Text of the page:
But when you provided a summation at the end of the course (required in most schools and universities), you are often restricted to a single dimension. The challenge then is how to reduce the multi-dimensional measurements into a single dimension. This is usually done by projecting onto a line (dot product with a vector defining the line, also known as weighted averaging).

    Once you’ve decided how you are going to project your multi-dimensional data onto a line, it makes sense (to the extent that single-dimensional grading makes sense) to use standard data-cleaning methods to get the best possible estimate of where on that line the point should be placed. Hence the use of dropping outliers, repeating measurements of outliers, and other commonly used approaches in computing grades.

    The problem is not with the dropping of grades or re-testing, it is with the reduction of multi-dimensional data to a single dimension by projection.

    There are other ways to reduce dimensionality, such as taking the minimum or maximum over (weighted) grades. The ones I know of tend to be even less informative about student performance than averaging, being more affected by the unusual performance of the student, rather than their usual work.

    Note: for the past 24 years, I’ve worked in a system that required detailed narrative evaluation of students. Over the years, the narrative has become less and less important to the students and the faculty, from being the only thing on the transcript, to narrative plus optional grade, to narrative plus required grade, to grade plus optional narrative. It seems that the people who use the transcripts really want the teacher to do the reduction to a single dimension: they don’t want to have to do it themselves and they can’t deal with multi-dimensional data.

  • Jason Buell says:

    Send HILLBY some bacon. He gets averaging. To quote every single assessment book I’ve ever read: Averaging assumes no learning has occurred.

    btw, impressive gallery of commenters. Even got Dan Greene out here. Hey Dan! Holla!

  • hillby says:


    You say that assessment is noisy, and people average noisy data. But when you average data from an experiment, you are averaging several measurements of the same object. This is an acknowledgement that the property of the object isn’t changing with time.
    However, you’re talking about averaging and dropping outliers on tests that assess completely different topics! That’s like averaging the mass of an apple and the glucose content of an orange.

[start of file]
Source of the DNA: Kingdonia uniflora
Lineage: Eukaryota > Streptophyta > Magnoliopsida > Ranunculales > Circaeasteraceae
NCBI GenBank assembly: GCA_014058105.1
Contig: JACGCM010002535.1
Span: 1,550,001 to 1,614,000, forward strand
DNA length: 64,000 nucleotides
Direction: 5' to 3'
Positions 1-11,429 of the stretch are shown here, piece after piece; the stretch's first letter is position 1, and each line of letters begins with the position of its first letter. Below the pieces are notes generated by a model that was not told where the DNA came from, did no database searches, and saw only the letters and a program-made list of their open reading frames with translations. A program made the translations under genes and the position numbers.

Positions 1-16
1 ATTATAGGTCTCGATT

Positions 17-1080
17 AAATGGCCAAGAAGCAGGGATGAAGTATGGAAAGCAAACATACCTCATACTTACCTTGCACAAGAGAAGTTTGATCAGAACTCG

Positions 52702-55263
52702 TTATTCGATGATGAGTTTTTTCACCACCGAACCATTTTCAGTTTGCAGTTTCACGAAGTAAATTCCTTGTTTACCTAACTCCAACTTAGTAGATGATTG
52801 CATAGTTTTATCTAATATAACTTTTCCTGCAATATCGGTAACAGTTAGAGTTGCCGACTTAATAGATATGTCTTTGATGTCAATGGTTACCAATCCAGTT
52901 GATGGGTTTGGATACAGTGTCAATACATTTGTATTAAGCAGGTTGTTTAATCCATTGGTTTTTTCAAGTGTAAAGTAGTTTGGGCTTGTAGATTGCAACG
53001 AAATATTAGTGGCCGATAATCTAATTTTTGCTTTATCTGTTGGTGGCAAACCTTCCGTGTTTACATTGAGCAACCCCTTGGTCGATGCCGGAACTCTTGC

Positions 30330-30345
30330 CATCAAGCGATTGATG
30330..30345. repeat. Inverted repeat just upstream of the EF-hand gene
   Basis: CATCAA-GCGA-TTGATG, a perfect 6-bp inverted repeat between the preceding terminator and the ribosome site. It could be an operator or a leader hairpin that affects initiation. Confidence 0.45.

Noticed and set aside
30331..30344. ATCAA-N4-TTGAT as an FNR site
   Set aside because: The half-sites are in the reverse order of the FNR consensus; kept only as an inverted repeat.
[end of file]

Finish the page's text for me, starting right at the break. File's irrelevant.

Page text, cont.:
And furthermore, if the average of your assessment is 50%, then you must be trying to measure the center, not student’s understanding of the topics that you’ve supposedly set them up to learn.

    I have never taken an engineering class, but the persistent rumors are that the purpose of those assessments is to cut out or demoralize students so class sizes are smaller later. Is that what professors are trying to measure? Which students weren’t “worthy” of engineering? Or perhaps the need for reassuring assessments is created by the demoralizing nature of a weed-out assessment.

  • hillby says:

    This is such a meaty question. Bad day forgiveness, I can buy that. But why does it have to be forgive and forget by dropping the grade? (assume SBG doesn’t exist) Within the traditional grading system, it seems that the better policy would be to allow one re-take. It acknowledges the frailty of humans while maintaining accountability.
    This just dawned on me why almost everyone doing SBG allows retakes. You’ve upped the accountability, and now you have to forgive the bad day because random points aren’t available.
    So I think I just used that “drop one grade” to provide another context for re-testing in SBG.

  • David Fleming says:

    Love the post, love the comments, love the thoughts!

    While I see the argument “everyone has a bad day”… But if your final grade as a student is to reflect the content that you have mastered, how does ignoring the fact that you did terribly on a trigonometry unit in grade ten Math show honestly, what the student has mastered.

    Of course, the next problem is in grade 11, when the student takes trigonometry and doesn’t have any background knowledge at all… but that student’s teacher basically said “don’t worry about trigonometry kid, it’s not THAT important”… if it’s important enough to teach, it should be reflected in the year-end mark.

  • [...] post is certainly prompted by Shawn Cornally’s post “To Drop or Not to Drop?” As someone who took the “shortcut” into the teaching profession, I tended to [...]

  • gasstationwithoutpumps says: